The images are graphically clear: Small piglets being hurled to a concrete floor; large, fully grown sows gnawing the bars on their tiny cages; pigs with open sores lying untended on the ground; piglets squealing as their tails are cut off without benefit of anesthetic; and workers tossing live piglets back and forth and describing them as "bouncy."
All were among the images on undercover video just released by the animal rights nonprofit Mercy for Animals, capturing production at Iowa Select Farms, the state's largest pig farm, and prompting some retailers to suspend purchases of pork from the company.
Gaining access as employees, "our investigators go in as eyes and ears for the public," said Nathan Runkle, executive director of Chicago-based Mercy for Animals. "They give their real names and real social security numbers and they shoot the video with a small undercover camera. Part of our message is there is not a single federal law that provides protection to factory animals. What we need are stricter, stronger laws."
The Iowa Falls-based company says it is investigating the alleged incident at it's facility in Kamrar, Iowa.
Runkle said the video was shot between April and June and that the facility was selected at random. "We did not have insider information about abuse ... but we found these kind of ugly practices rampant at this facility," he said of the allegations.
Runkle conceded that some of what he describes as abuse is "standard industry practice" in the pork industry. For instance, gestation crates are widespread within the pig farming industry. Sows spend most of their lives in a tiny space where they can't lie down or turn around, producing litter after litter of piglets until they die.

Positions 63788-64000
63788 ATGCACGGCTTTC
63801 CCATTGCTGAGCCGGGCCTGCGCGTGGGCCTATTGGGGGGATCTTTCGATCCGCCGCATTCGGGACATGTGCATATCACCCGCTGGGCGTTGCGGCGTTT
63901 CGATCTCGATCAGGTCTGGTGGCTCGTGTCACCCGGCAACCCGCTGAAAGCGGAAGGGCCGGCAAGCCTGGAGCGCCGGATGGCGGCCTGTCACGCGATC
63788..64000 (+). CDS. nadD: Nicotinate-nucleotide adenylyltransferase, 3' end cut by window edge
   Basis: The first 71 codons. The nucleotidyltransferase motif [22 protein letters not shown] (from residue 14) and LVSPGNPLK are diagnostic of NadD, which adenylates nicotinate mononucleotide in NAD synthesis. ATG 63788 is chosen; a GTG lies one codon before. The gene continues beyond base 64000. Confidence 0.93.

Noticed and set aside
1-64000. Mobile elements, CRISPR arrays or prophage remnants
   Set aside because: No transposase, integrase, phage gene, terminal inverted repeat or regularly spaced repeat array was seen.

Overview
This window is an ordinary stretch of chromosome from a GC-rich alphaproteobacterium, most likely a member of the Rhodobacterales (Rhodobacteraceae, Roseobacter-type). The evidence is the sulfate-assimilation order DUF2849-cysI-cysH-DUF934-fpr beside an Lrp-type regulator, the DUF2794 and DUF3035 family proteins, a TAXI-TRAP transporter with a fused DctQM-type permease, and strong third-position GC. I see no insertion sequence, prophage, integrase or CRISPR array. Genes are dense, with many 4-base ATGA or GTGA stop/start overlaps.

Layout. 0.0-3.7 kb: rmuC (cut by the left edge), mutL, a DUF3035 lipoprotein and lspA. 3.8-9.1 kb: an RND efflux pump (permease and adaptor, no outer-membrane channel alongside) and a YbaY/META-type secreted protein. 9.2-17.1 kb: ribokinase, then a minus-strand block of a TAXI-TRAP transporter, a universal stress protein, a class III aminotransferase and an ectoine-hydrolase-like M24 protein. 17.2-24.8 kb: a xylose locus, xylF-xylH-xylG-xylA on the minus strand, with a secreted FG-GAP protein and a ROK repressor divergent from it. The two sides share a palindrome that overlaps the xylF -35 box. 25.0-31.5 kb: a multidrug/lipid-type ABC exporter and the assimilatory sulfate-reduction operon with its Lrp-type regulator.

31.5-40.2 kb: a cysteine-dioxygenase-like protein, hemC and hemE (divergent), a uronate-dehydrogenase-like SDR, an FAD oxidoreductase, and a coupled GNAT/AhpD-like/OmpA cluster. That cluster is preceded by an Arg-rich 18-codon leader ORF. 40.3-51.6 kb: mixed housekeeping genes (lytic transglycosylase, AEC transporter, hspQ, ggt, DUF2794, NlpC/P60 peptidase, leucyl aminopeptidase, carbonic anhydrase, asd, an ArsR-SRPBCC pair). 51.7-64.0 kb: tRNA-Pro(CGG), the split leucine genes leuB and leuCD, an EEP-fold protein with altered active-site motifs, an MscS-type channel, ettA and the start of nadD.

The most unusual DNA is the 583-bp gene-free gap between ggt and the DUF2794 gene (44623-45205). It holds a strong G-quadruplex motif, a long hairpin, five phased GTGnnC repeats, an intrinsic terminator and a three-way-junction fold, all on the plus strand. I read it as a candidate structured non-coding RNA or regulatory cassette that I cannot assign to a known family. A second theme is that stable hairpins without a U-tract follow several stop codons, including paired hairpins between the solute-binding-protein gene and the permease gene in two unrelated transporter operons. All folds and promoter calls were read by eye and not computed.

Seven states have already banned gestation crates but Iowa Select Farms continues to use them. "If anyone subjected dogs or cats to this kind of treatment, they would be arrested," Runkle said.
Iowa Select Farms is the fourth largest pork producer in the nation. It supplies pork to JBS Swift (Swift Pork Co.), which, in turn, sells products to some of the biggest retailers in the nation such as Costco, Safeway and Kroger.
Safeway issued a statement Tuesday calling the images "disturbing" and said it had immediately "halted purchases from JBS Swift while a thorough investigation is conducted into the operation of Swift's supplier, Iowa Select Farms.
Likewise, Kroger said it was "concerned" and had asked JBS Swift to "suspend supplying product to Kroger from the facility that is shown in the video."
Craig Wilson, a vice president at Costco Wholesale, called the images "terrible" but said the company had no plans to suspend shipments of pork from Swift, preferring instead to "give them [Iowa Select Farms] an opportunity to knock it off and make things right."
In addition, Wilson said he had heard some of the scenes in the video might have been "staged," a claim that Runkle of Mercy for Animals called "ridiculous, absolutely untrue and not supported by reality."
For its part, Iowa Select Farms posted a statement from the company veterinarian, Dr. Howard Hill, on its website. "Iowa Select has a long-standing commitment to animal welfare. ...We have already initiated an investigation into the portions of the video that show unacceptable animal handling by a few employees."
The statement goes on to condemn anyone who would "video tape what they believe is animal abuse if they had a chance to stop it."
This is not the first hidden camera investigation launched by Mercy for Animals and it won't be the last, Runkle said.
"Most of this abuse takes place in secret and the animals are left to pay the hidden price," he said of the allegations. "As a civilized society, it is our moral obligation to do something about it. Profit should not be an excuse for animal cruelty."